This pole position was achieved through a number of factors, the first of which is huge investment. China was responsible for nearly half of global clean energy investment in 2022, investing US$ 546 billion. The EU, as the second largest spender on clean energy, invested US$ 180 billion, less than a third of China’s total.
Then comes economies of scale. China has fulfilled a role as ‘the world’s factory’ for decades now and has formidable manufacturing expertise. It also has the space to build infrastructure at a scale unfeasible for most countries, as proven by its PV mega projects.
China’s geographical size and characteristics mean it has an abundance of the raw materials essential to PV components. The charts above from the IEA show, for example, how China has increased its production of polysilicon to over three quarters of the global supply. Data from Statista show that 98% of Europe’s rare earth imports (which it does not produce itself) originated from China in 2021.
China’s green transition and the UK
China may be ahead in zero-carbon technologies, but for the UK, there is an opportunity for collaboration. Thankfully, the potential and will are high, with each country offering its own expertise and sharing a common goal in leading the pursuit of carbon neutrality.
The urgency of the green transition adds to competition in both an economic and political sense, and China sees opportunity in this. Bob Ward, policy and communications director at the LSE Grantham Research Institute, told FOCUS: “China recognises the green transition as a race. The growing market for zero-carbon technologies and materials is a massive new economic opportunity. China has recognised this and is moving ahead more quickly than many of its competitors, including Europe and the US.”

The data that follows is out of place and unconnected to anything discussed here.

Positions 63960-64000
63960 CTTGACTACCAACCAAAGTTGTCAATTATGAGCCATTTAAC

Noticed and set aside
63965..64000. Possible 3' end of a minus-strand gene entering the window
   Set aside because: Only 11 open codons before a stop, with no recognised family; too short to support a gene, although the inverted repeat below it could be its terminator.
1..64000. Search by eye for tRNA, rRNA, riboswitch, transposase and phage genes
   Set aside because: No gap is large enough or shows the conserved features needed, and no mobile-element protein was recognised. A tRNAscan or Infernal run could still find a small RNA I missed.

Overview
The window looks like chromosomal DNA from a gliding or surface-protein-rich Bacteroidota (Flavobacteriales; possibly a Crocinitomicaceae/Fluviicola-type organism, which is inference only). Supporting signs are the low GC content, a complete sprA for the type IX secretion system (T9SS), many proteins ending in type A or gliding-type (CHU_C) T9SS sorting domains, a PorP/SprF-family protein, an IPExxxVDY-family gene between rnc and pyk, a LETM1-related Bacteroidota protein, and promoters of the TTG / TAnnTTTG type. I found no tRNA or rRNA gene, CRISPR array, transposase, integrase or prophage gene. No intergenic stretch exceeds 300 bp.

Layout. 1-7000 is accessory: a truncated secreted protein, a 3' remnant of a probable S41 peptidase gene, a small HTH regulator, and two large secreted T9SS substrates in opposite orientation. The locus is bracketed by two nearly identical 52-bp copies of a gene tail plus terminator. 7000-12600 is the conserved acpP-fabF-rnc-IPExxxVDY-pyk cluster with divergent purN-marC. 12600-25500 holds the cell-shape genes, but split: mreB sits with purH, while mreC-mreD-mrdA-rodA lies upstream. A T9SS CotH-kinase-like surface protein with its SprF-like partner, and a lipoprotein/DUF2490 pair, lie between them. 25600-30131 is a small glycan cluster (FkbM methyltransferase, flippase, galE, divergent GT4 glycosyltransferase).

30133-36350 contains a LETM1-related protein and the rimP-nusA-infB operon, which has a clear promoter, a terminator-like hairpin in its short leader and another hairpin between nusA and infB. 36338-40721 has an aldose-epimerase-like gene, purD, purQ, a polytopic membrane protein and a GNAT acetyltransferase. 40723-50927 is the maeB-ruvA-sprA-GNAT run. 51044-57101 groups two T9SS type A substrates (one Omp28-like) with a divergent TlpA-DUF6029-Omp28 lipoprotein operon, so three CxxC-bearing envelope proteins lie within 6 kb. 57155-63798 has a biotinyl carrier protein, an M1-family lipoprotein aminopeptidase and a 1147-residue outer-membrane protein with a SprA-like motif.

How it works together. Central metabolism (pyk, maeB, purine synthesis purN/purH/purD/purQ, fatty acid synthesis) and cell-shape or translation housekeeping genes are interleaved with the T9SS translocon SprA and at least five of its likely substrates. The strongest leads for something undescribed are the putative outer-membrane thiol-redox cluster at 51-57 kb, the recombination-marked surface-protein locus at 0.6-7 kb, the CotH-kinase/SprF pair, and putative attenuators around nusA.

On a global level, competition with China could play a key role in driving down the cost of the transition. “Competition can help to bring costs down further. Some people have argued that if China drops the costs so dramatically, it effectively puts everyone else out of business,” Ward added. “We have seen in the past companies seeking to develop monopolies – they put their competitors out of business and then control the costs and can put up prices. The experience with Solar PV is that China didn’t do that. They are simply aiming to beat everyone and become the world’s supplier.”